The Non-egoity of the Child
Someone has said: ‘The heart of God is the heart of a child.’ In a way it is true that a child’s heart is pure and free from malice, and we can also call him Mu-ga or without-I. But we cannot say that this no-I of the child is the Mu-ga of the Buddha; it has to be admitted that it is not the non-egoity and freedom from malice of the Buddha. We must be clear on the point.
Take for instance this poem:
The infant step by step is attaining wisdom:
Alas that he is also moving away from the Buddha!
The child is indeed free from malice and he seems pure, but gradually with the years he advances in the wisdom of all the goods and bads and rights and wrongs. Sad it is that through this he becomes estranged from the Buddha. And so—he must return to that long-lost child. . . . But when we say that, do we really mean it? In a sense the child certainly is without-I and seems pure, but in fact it is not so. It is a Mu-ga of escape from the sufferings of life, a purity which knows nothing of human sorrows, whereas the Mu-ga of the Buddha comes forth from out of that suffering.
What is human suffering? It is our worldly ties which torment us on account of mistaken sticking to selfhood. A state of no-I, when by not accepting those ties we escape from them, can perhaps be called purity. But it is not the true Mu-ga. It is an unconscious state, and the state of the child is in fact an unconscious state.
Unconscious here means that the self is not connected with the world of others. The false sticking to ego is not yet cognized, the thought ‘I’ has not yet arisen. Our thought of I arises on the basis of consciousness, but in the state of infancy the sticking to egoity has not yet appeared in consciousness. So it is not a state of no-I but rather a state of no-consciousness, namely a world of instinct. It is the pure instinctive world which is the world of the infant’s no-I. When he wants to cry he cries, when he wants to laugh he just laughs, and that is his world. He acts by instinct. Since he has not yet any attachment to ego, his world is simply things as they are, and there is no mud of ties of passion. But neither is there the lotus of Bodhi.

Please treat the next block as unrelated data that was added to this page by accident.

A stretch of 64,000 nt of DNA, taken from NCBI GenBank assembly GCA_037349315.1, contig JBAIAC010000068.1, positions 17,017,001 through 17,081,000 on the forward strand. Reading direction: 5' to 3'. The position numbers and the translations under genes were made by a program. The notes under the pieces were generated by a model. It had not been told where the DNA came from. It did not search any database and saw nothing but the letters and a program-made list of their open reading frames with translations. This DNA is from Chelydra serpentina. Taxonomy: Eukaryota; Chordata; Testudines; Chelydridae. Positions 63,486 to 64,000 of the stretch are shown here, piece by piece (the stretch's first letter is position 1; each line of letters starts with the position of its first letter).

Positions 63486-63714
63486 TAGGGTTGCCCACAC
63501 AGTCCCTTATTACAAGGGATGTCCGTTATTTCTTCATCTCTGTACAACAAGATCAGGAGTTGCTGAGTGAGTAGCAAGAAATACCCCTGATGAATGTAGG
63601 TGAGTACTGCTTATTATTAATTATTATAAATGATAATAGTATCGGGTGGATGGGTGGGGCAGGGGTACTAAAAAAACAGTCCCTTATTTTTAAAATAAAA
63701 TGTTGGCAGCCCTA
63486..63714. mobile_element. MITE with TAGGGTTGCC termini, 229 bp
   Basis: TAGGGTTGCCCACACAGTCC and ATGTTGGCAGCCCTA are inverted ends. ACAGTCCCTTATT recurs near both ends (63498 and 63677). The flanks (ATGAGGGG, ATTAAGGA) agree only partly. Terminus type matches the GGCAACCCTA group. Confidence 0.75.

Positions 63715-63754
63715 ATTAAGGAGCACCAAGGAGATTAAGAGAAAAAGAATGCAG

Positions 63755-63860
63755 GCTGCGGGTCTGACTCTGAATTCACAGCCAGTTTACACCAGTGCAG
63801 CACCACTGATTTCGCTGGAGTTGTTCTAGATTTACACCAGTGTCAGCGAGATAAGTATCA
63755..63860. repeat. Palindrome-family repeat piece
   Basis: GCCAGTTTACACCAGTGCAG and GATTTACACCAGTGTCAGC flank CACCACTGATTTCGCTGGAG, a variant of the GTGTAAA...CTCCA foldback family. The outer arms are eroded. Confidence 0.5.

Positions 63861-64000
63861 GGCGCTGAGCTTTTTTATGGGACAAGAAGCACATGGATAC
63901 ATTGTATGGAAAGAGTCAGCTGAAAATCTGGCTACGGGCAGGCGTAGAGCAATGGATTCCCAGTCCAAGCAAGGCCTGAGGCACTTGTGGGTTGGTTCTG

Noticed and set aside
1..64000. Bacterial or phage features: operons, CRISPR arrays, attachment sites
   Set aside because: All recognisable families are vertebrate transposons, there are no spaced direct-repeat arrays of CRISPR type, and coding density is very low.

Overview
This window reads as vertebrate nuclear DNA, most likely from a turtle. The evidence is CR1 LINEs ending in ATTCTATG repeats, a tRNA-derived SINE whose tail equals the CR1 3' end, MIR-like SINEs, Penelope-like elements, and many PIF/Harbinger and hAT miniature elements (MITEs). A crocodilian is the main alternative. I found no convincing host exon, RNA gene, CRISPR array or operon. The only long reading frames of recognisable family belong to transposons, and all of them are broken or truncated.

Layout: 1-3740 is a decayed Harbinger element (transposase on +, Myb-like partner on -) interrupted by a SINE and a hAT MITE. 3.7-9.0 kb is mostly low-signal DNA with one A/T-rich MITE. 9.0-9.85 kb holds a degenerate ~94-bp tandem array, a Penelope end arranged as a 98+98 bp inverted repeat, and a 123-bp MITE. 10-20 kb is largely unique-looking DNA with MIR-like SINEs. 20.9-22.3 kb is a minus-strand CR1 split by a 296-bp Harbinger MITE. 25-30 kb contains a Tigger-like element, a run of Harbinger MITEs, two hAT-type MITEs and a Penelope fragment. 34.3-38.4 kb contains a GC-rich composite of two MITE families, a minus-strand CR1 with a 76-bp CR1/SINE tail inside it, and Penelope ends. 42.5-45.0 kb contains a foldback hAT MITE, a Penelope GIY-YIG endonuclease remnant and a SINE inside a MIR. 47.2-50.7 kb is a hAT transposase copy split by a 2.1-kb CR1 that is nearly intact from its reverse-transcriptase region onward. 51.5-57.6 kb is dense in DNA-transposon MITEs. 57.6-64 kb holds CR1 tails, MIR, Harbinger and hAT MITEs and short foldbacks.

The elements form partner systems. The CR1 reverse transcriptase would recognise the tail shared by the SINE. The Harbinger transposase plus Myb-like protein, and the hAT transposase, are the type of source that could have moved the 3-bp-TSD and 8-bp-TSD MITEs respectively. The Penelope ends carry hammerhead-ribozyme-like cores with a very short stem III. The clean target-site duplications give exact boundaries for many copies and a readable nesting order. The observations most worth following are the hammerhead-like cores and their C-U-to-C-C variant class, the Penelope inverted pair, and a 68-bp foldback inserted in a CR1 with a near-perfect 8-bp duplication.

A neighbour made a present of some very delicious cakes to a certain family. He gave them to the little boy. It so happened that an important guest came on a visit at that very time, and the mother wished to make use of the cakes to offer the guest. But the child, to whom they had been given, resisted the proposal. ‘They were given to me and it’s not fair to give them to an uncle from somewhere . . .’ and finally the mother had recourse to a lie. ‘They are yours, but please just lend them to Mummy to put before the uncle. The uncle, you know, is a perfect gentleman who would never take one. When he’s gone I give them back to you.’ ‘Well, if it’s only lending . . .’ and the cakes were taken and laid before the guest. Now as it happened this man was unusual in that he did not drink rice- wine at all, not even a drop, but he had a great liking for sweet things, and between sips of tea he began on them The little boy had stationed himself at the crack of the door, and saw the uncle, who was not supposed to eat anything according to what he had been told, take one and then another. He managed to hold himself in while the fourth cake went, but at the fifth a howl burst forth: ‘Mummy, the uncle’s eating all my cakes!’
Is this no-I? Is it purity? If this sort of no-I is the life of Mu-ga taught in Buddhism, then it will be destructive of society. And so we can see the child is neither pure nor without I. It is simply that he has not yet risen to consciousness of individual selfhood. “When they talk of returning to the state of a child it is not really returning to childhood that they mean; if you did return, what would it be? The no-I of the child is not the real no-I but no-cousciousness. His world is the world of unalloyed innate instincts, of responding to their drives. When he wants to laugh just laughing, when he wants to cry just crying, such is the world of the child. And in that happy-go-lucky state there are no ties but also no Bodhi. In this sense we should understand the Vimalakirti Sutra.
People today follow their whims and think human life can somehow be fulfilled by so doing. They think the point of life is this laughing when the innate impulse comes to laugh, and crying when it comes to them to cry. Those who think the thing is to express the impulse as it comes have in a sense the no-I of children; cynics call them the bread-and-butter of life, but the truth is that they are simply happy-go-lucky.
by Abbot Obora of the Soto Zen sect